Will Cathcart said he was surprised about the recent privacy questions around WhatsApp's reporting policies:
  • "I think that's very consistent with people's model of privacy: If I send you something and you think it's a problem and you want to ask for help, you should be able to."

China's EV industry needs to consolidate, says Xiao Yaqing, minister for industry and information technology:

  • "We have too many EV firms on the market right now."

Don't disregard China, even with all its regulations, Martin Sorrell says:

  • "It's going to be the world's largest economy in a few years, not on a per capita basis, but on an absolute basis, and you ignore it at your peril."

On Protocol: Ben Lamm wants to resurrect the woolly mammoth — and help save the planet while he's at it:

  • "We're focused on loss of biodiversity and we're looking at restoration. It's not just about bringing back the mammoth."

Making Moves

Intuit is buying Mailchimp for around $12 billion in cash and stock. It's among the biggest exits ever for a bootstrapped company, and a big win for the email lovers out there.

Epic paid Apple $6 million, as ordered in the Epic v. Apple ruling. Tim Sweeney even joked about using Apple Pay.

Gary Gensler is fielding questions on crypto regulation. The SEC chair is facing the Senate Banking Committee today to discuss bitcoin, stablecoins and other digital assets.

Mike Amend is Ford's new chief digital and information officer. Amend is a former president at Lowe's.

Alvaro Bedoya is President Biden's next FTC nominee. He's a known critic of corporate data practices.

Robert Krakowiak joined Vroom as CFO. He previously served as the CFO of Stoneridge.

In Other News

  • Apple patched a major flaw that let the NSO Group get into Apple devices. Researchers at the University of Toronto's Citizen Lab, which first detected the vulnerability, say the flaw allowed NSO Group to infect Apple devices with Pegasus spyware.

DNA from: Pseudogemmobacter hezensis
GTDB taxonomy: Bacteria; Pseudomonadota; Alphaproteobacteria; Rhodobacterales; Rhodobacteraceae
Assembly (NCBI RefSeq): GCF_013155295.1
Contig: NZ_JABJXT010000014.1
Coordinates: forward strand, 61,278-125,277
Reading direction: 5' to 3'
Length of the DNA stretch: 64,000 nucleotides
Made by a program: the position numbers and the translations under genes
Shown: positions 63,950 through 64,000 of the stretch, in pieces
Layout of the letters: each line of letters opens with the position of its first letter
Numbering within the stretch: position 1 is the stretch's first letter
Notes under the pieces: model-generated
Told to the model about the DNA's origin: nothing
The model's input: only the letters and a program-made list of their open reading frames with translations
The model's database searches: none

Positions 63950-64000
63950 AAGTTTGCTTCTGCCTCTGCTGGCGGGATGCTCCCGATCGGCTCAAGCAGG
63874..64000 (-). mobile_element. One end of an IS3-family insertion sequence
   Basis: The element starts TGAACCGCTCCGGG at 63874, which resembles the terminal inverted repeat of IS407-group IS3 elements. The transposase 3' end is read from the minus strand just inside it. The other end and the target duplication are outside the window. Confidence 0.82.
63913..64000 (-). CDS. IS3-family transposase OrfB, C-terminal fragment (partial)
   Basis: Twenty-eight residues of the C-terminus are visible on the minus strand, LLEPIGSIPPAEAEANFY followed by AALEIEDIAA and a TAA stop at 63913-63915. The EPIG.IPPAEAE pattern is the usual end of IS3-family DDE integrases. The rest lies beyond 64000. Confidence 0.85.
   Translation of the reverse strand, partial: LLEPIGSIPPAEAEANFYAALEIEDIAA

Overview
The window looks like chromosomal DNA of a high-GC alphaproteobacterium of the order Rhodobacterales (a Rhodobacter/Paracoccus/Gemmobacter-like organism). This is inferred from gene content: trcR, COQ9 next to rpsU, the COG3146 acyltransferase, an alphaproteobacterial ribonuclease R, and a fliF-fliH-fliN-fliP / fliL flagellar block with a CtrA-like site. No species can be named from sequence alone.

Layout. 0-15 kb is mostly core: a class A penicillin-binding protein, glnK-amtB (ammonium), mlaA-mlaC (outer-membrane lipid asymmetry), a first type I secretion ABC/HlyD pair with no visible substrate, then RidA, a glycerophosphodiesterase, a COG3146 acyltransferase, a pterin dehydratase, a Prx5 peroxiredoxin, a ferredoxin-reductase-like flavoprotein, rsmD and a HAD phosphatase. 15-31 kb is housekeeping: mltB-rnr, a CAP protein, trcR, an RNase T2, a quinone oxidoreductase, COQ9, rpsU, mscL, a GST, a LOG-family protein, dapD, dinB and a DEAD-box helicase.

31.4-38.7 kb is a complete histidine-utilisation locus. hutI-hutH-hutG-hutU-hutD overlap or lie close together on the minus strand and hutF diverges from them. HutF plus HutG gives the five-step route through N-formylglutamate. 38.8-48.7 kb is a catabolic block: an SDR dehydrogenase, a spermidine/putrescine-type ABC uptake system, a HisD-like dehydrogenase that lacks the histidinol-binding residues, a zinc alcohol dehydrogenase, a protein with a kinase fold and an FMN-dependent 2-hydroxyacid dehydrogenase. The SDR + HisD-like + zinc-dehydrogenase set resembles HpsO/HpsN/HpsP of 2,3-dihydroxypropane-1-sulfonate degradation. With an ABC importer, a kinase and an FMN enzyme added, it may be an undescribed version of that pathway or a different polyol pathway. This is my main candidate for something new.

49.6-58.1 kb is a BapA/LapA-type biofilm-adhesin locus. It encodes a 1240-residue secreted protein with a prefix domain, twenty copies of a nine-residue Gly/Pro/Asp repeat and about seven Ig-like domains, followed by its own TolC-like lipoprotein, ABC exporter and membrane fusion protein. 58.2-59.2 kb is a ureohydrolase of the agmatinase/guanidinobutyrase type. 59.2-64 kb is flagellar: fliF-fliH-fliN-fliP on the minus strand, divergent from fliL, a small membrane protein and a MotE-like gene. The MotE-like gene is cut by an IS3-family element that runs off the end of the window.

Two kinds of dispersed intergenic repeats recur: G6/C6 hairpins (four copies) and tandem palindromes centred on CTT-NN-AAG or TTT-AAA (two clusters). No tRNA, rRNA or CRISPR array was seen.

• Fame helps you flout Facebook's rules, according to a report by The Wall Street Journal. A program inside the company known as "XCheck" has been found to let big-name users skirt the rules and get away with posting violative content.
  • Uber drivers are employees, not contractors, at least according to a Dutch court. The ruling means drivers are entitled to greater workers' rights under labor laws, but Uber said it does not intend to employ drivers in the country and plans to appeal.
  • The FEC dismissed a GOP complaint against Twitter. Republicans accused the platform of breaking election laws by blocking users from tweeting links to an unsubstantiated article about Hunter Biden, but the FEC said Twitter had a valid commercial reason for doing it.
  • Two of Pinterest's co-founders are being suedby Christine Martinez, who claimed she helped create the site but wasn't paid for her work. The lawsuit follows a string of other accusations of the company fostering a hostile work environment for women.
  • Don't miss this story about the delivery workersof NYC who lean on each other for safety on the job, no thanks to restaurants and apps. The tens of thousands of workers have built protections for bikes, shelter and other needs while they try to meet the demands of apps and avoid threats like theft.
  • Sunny Balwani's attorneys can't reserve seats in the courtroom at Elizabeth Holmes' trial, the judge handling the case decided. Holmes' ex-boyfriend didn't get an explanation for the decision; the judge just stamped Balwani's motion with the word "DENIED."

One More Thing

Meet Packy McCormick

If Ben Thompson and Bill Simmons had a baby, Packy McCormick said it would look something like his newsletter, Not Boring. The former Breather exec and investment banking associate started the newsletter a little over a year ago, writing twice a week about startups, big public companies and investment memos. He's quickly become a favorite read of ours, and a lot of folks in the tech world.

McCormick also has a Public portfolio, where people can discuss potential investors and companies to bet on. Maybe some of his past banking jobs were, well, boring, but his self-started hustle is certainly trying to make that world less so.

We're featuring tech-industry creators and leaders we think you might like here every Tuesday. If you have folks you think everyone should know about, send them our way!


Advertising means something different than it did 25 years ago—the last time comprehensive internet regulations were passed. At Facebook, we've already implemented the Ad Library and a 5-step verification process for political advertisers. See why we support passing the Honest Ads Act.